In Alexander McCall Smith’s No. 1 Ladies’ Detective Agency series, Mma Precious Ramotswe also often gets involved in cases when clients come to her. That’s what happens in Tears of the Giraffe, when she’s hired by Andrea Curtin, an American woman whose son disappeared ten years ago. Precious travels to the former commune where Andrea’s son lived, and through her unique style of gentle questioning, her observation and what she knows of human nature, she’s able to find out what happened.
An interesting note about private detective sleuths: Since they don’t really work for law enforcement, they’re not required to take cases, and it can add interesting texture to a story when they are reluctant. For example, in Agatha Christie’s Murder on the Orient Express, Hercule Poirot is asked to find out who’s been sending threatening letters to Samuel Ratchett, a wealthy American businessman who’s traveling by train. He refuses to take the case because, as he tells Ratchett, I do not like your face.
When Ratchett is murdered on the first night of the train journey, Poirot gets involved in the investigation as much by coincidence as anything else. He happens to be on board the train. The same is true of his involvement in Death in the Air (AKA Death in the Clouds) and Death on the Nile. In both of those cases, Poirot happens to be traveling at the same time as the murder victim is. Even though these are coincidences, though, Christie doesn’t stretch the “long arm” too far.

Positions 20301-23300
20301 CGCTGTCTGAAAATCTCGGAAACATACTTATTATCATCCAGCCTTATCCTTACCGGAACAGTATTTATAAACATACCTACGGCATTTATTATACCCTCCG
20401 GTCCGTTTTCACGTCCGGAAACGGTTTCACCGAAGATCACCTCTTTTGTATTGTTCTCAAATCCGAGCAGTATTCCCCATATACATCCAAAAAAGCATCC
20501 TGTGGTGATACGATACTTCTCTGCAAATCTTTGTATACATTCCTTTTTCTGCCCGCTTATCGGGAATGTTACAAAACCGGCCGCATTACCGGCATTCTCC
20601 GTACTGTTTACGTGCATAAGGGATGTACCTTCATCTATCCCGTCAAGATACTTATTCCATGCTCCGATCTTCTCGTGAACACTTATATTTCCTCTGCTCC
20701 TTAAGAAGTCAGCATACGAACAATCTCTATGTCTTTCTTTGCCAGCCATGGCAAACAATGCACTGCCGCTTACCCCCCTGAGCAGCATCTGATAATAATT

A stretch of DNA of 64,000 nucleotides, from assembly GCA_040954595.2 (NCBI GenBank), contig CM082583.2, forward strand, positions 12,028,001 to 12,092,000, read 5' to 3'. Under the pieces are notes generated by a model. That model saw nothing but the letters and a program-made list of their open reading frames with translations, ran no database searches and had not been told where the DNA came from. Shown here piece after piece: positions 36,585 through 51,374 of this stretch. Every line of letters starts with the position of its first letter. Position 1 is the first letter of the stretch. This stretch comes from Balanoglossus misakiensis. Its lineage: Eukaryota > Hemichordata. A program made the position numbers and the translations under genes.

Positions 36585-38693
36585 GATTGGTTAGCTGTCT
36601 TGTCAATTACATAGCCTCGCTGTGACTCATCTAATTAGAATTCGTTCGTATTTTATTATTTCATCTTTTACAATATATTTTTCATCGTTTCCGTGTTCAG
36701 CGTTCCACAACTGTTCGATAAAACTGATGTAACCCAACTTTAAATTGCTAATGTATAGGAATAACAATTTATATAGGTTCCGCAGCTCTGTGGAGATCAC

Other sleuths, of course, are members of law enforcement. They’re sent out on cases, and their involvement begins then. That often happens, for instance, to Colin Dexter’s Inspector Morse and Inspector Lewis. But when the official detective’s involvement also takes on a personal dimension, this can add richness to a story. In one of Morse’s cases, for instance, The Dead of Jericho, he deliberately involves himself for personal reasons. As the novel opens, Morse meets Anne Scott at a party and finds himself attracted to her. He’s called away on a case, and all he has time to do is get her address. He finds himself thinking of her frequently and one day, goes to the address she’s given him – only to find that she’s just apparently hung herself. That human level of involvement adds texture to this story and makes Morse seem more real.